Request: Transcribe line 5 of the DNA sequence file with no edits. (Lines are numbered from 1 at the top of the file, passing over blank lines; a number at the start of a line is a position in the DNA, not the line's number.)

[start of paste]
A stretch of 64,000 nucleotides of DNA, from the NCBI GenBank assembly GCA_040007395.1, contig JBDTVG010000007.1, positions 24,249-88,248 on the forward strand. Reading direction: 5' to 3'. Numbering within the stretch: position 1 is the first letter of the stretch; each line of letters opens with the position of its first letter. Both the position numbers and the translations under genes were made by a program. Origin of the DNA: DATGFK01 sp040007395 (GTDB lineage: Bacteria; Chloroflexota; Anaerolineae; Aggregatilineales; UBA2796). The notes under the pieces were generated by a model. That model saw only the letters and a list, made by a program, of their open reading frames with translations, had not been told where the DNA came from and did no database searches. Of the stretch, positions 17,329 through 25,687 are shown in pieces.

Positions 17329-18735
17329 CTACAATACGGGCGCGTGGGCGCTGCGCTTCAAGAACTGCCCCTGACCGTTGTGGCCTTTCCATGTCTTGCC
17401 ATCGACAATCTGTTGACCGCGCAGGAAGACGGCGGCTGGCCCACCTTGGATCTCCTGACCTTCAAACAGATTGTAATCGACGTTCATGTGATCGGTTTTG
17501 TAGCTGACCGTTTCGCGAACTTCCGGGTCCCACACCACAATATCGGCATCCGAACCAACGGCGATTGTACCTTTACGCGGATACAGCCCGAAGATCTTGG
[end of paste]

17501 TAGCTGACCGTTTCGCGAACTTCCGGGTCCCACACCACAATATCGGCATCCGAACCAACGGCGATTGTACCTTTACGCGGATACAGCCCGAAGATCTTGG